Juvenile Court Judge Dan Michael defeated as City Court Judge Tarik Sugarmon wins highly contested race

By , Daily Memphian Updated: August 05, 2022 4:09 PM CT | Published: August 05, 2022 12:15 AM CT
<strong>Memphis City Court Judge Tarik Sugarmon speaks at a press conference hosted by DA candidate Steve Mulroy at Election Headquarters on Friday, July 22.&nbsp;Sugarmon beat Juvenile Court Judge Dan Michael in a rematch of their 2014 election that Michael won.</strong> (Ziggy Mack/The Daily Memphian)

Memphis City Court Judge Tarik Sugarmon speaks at a press conference hosted by DA candidate Steve Mulroy at Election Headquarters on Friday, July 22. Sugarmon beat Juvenile Court Judge Dan Michael in a rematch of their 2014 election that Michael won. (Ziggy Mack/The Daily Memphian)

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Memphis City Court Judge Tarik Sugarmon upset Juvenile Court Judge Dan Michael Thursday, Aug. 4, in one of several upsets in the long slate of judicial races.

The victory by Sugarmon in the nonpartisan race breaks a chain of Juvenile Court judges that stretches more than 50 years to the late Kenneth Turner and his handpicked successor, Curtis Person Jr., and Michael, who was first hired to work at the court by Turner.

<strong>Dan Michael</strong>

Dan Michael

Sugarmon beat Michael in a rematch of the 2014 election that Michael won as the hand-picked successor to Person.

The race also included attorneys Dee Shawn Peoples and William Ray Glasgow.

With all 142 precincts reporting, the totals were: 

  • Sugarmon 52,360
  • Michael 39,974
  • Glasgow 16,139
  • Peoples 10,916

Michael, who inherited a 2012 agreement for U.S. Justice Department oversight of Juvenile Court following findings of due process violations and disproportionately harsher treatment of Black children than white children, portrayed himself as a reformer of the court from within.

That was despite Michael’s vocal opposition to the federal oversight and him seeking an end to the oversight with Trump administration officials who granted the wish. 

Sugarmon said the talk of reform by Michael wasn’t sincere and campaigned as he did eight years ago on changes in the way the court works without advocating a wholesale house- cleaning at the court.

Several other judges appeared to have been upset by the delayed vote count.

Among them: 

Chancellor Part I Judge Gadson William Perry, who in the partial returns was losing to challenger Melanie Taylor Jefferson.

Circuit Court Judge Bob Weiss, who was losing by 10,000 votes to challenger Damita Dandridge with former federal prosecutor Larry Parrish a distant third.

General Sessions Criminal Court Judge Gerald Skahan, who was about 3,000 votes behind challenger Sheila Bruce Renfro.

General Sessions Criminal Court Judge Loyce Lambert Ryan lost to challenger Christian Johnson by 919 votes in the final unofficial combined returns.

Appointed Memphis City Court Judge Carolyn Watkins lost the special election to remain in the post to challenger Kenya Hooks.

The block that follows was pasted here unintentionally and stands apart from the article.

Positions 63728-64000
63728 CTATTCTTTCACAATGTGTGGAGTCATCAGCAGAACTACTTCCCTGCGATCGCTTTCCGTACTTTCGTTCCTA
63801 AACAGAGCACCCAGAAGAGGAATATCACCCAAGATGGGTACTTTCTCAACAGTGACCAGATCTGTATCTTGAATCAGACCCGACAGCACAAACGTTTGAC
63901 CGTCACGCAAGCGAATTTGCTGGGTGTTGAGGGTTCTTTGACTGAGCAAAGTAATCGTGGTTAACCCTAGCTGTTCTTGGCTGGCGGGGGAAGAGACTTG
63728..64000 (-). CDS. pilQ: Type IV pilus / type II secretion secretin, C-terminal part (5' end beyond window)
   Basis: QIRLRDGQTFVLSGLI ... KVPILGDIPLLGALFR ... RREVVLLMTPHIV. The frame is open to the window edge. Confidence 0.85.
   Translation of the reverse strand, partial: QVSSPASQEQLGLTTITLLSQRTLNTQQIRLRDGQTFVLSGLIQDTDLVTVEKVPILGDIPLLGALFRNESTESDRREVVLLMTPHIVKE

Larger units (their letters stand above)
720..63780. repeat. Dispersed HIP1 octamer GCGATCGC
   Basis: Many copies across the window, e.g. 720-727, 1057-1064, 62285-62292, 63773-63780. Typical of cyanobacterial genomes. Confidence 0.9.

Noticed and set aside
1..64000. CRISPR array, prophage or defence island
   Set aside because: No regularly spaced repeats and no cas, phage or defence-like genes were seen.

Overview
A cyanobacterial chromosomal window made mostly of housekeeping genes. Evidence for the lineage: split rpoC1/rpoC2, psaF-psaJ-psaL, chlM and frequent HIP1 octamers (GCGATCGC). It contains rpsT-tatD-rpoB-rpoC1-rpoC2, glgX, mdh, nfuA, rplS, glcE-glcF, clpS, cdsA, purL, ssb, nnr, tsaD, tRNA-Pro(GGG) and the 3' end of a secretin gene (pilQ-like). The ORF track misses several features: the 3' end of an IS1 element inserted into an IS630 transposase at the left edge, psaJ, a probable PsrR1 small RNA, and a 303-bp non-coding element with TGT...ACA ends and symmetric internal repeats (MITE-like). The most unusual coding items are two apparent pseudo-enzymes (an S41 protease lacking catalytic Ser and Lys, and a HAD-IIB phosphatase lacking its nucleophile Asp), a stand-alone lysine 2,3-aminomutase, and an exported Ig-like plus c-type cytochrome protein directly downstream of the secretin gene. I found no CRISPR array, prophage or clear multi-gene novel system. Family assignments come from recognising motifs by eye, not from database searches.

Probate Court Judge Karen Webster was upset by attorney Joe Townsend.

General Sessions Criminal Court Judge Ronald Lucchesi survived a challenge by former Judge Mischelle Alexander Best in a race that saw the lead change several times during the delayed vote count.

In the eight open judicial positions with no incumbent seeking reelection:

Former judge Lee Wilson claimed the General Sessions Criminal Court division known as the Drug Court. Wilson campaigned with the endorsement of retiring Judge Tim Dwyer. Wilson had a better than 2 to 1 lead over attorney Perry Hayes with John Parker trailing.

Former Memphis City Council member, state Representative and mayoral contender Carol Chumney is the new judge of Circuit Court Division 2, beating attorneys Carlos Bibbs and Kenneth Margolis.

Judicial Commissioner David Pool had an 1,100 vote lead over prosecutor Reginald Henderson and defense attorney Ross Sampson in the race for Criminal Court Judge Division 7.

Attorney Cedrick Wooten won Circuit Court Division 6 over attorney Stuart Breakstone.

Attorney Jennifer Fitzgerald was leading a pack of five attorneys for Criminal Court Judge Division 2.

Attorney James Jones is the new judge in Criminal Court Division 3 over prosecutor Michael McCusker.

Juvenile Court Magistrate Carlyn Addison claimed Criminal Court Division 5 over prosecutor Chris Lareau.

In the largest field of any of the 70 judicial races on the ballot, attorney Greg Gilbert emerged at the top of the six-candidate field for General Sessions Criminal Court Division 10 with judicial commissioner Rhonda Harris his closest competitor.


2022 judicial races Judge Dan Michael Tarik Sugarmon

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Bill Dries

Bill Dries

Bill Dries covers city and county government and politics. He is a native Memphian and has been a reporter for more than 40 years.


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